Anything I've missed?  "Nothing much more to add about the gig other than it will be a rare chance to see some performers who usually rock out play a low key, quiet show. Sinead, of course, usually plays solo anyways but she is always fantastic, what a great voice!" 

More information on the gig here. It starts and ends early, so it's a great excuse to go for dinner; note that Lanalou's makes a damn good poutine...

Tuesday, August 18, 2020

Lilith For Dudes 2020: One of Two Balls

A few images from last night's "first ball" of Lilith For Dudes, in which David M., Dave Dedrick, and Pete Campbell, in different permutations, played yet another very entertaining, generous, and abundantly COVID-friendly set of covers and originals, a few of which I have shot video of here, here, and here. Note: Pete Campbell was on hand to chastise Dave Dedrick for rupturing the "stage condom" as seen here below:

"Me & Warren Beatty & Mick Jagger Have This Problem"

The next show will be next week, also at the Princeton!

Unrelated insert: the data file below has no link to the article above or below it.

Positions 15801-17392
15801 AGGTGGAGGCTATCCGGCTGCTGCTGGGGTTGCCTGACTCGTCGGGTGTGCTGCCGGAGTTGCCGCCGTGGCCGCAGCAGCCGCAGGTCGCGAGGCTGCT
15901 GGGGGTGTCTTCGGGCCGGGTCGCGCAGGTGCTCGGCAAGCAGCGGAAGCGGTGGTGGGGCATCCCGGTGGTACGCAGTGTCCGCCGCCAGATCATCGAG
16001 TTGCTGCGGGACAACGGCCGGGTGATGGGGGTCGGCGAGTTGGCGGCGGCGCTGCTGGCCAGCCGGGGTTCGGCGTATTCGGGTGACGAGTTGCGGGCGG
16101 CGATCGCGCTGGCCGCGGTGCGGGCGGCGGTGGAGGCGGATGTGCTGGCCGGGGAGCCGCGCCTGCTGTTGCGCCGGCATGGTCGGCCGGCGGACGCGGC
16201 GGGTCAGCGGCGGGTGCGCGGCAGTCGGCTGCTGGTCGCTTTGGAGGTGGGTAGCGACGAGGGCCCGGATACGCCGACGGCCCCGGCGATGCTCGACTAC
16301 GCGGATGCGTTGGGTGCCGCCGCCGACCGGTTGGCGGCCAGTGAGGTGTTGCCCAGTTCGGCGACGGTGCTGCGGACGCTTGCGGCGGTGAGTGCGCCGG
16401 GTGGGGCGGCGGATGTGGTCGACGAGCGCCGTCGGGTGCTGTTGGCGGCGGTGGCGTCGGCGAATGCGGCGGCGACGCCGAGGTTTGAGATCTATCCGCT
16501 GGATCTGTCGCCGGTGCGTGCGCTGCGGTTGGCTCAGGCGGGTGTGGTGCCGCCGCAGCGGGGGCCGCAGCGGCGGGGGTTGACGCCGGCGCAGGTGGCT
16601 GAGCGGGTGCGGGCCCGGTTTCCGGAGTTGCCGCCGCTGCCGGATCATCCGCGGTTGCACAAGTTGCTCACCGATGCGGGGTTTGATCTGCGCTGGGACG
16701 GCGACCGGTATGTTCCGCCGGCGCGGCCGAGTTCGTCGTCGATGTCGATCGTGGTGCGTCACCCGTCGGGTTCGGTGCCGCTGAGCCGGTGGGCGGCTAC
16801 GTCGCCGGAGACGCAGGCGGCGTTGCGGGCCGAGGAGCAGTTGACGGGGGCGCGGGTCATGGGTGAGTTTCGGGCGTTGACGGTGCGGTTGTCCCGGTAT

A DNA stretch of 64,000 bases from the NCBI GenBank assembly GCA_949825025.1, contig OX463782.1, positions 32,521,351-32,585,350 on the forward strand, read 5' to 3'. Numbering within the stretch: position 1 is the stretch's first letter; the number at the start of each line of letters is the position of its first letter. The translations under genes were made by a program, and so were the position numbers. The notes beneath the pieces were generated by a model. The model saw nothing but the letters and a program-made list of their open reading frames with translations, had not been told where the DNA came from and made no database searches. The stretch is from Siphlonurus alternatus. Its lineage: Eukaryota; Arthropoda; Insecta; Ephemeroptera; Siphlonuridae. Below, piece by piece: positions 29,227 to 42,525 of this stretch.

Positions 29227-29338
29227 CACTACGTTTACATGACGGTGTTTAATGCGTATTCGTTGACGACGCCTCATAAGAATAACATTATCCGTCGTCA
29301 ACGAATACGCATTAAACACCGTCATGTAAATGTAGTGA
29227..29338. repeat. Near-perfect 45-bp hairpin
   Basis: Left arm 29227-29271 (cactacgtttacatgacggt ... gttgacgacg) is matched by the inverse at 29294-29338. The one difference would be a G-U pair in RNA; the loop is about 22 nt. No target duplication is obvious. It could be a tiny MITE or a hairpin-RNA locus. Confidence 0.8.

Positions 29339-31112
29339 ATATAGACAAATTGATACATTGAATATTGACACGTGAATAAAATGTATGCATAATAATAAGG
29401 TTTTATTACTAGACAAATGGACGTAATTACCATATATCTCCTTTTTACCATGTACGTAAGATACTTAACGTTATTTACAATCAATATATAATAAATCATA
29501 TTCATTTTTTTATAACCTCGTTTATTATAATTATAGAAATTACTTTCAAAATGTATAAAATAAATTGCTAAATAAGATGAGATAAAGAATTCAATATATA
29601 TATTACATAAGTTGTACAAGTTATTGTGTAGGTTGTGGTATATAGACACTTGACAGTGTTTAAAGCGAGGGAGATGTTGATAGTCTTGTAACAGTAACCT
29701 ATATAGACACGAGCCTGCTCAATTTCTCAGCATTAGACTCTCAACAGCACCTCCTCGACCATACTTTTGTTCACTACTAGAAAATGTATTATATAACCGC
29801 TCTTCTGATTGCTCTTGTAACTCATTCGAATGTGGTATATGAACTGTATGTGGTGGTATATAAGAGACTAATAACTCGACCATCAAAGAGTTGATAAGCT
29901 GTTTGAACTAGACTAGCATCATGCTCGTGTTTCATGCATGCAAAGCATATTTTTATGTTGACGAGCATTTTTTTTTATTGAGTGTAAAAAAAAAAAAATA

An Eddy Dutchman Interview, apropos of a Saturday gig with Eddy D. & Jazzy, Tim Chan, and Sinead X Sanders

There's going to be some great albums when COVID-19 finally runs its course. While I'm grateful that some bands, like X, the Pretenders, and the Residents are letting their new arrivals drop, for the vast majority of bands, there's not much point releasing anything when you can't tour and can only play to small rooms: so what that means (I hope) is that bands suddenly have the luxury of time to write, to re-record, to re-think weak cuts, to get everything perfect for the day when things are "back to normal." From Red Herring to the Black Halos, I know a few people who are lining up ducks, making plans, with albums in various stages of completion. But truth is, I thought EddyD. & the SexBombs had already just released their new CD, Yikes!, when COVID-19 hit.

Not so, Eddy Dutchman tells me. "The CD is not finished...we are doing the whole thing ourselves, every aspect of it..and we are one busy band of musicians, so its taking a very long time. When it's done you will receive the first copy; right now we are mastering it. Everything else is done... and to be honest Al..i think the days of CD's are done..its about singles and Spotify and videos...and likes on your FB page..."

With that in mind, the Sex Bombs have been putting out some pretty entertaining videos - see "Boom Boom," here, from last year, or "Are You Ready?" And Eddy D & his partner, Jazzy Zircon, who front the band, have a two-person gig lined up for Lanalou's this Saturday, August 22nd, under the new bandname, 2020. First, obvious question is - why is this not a Sex Bomb's gig?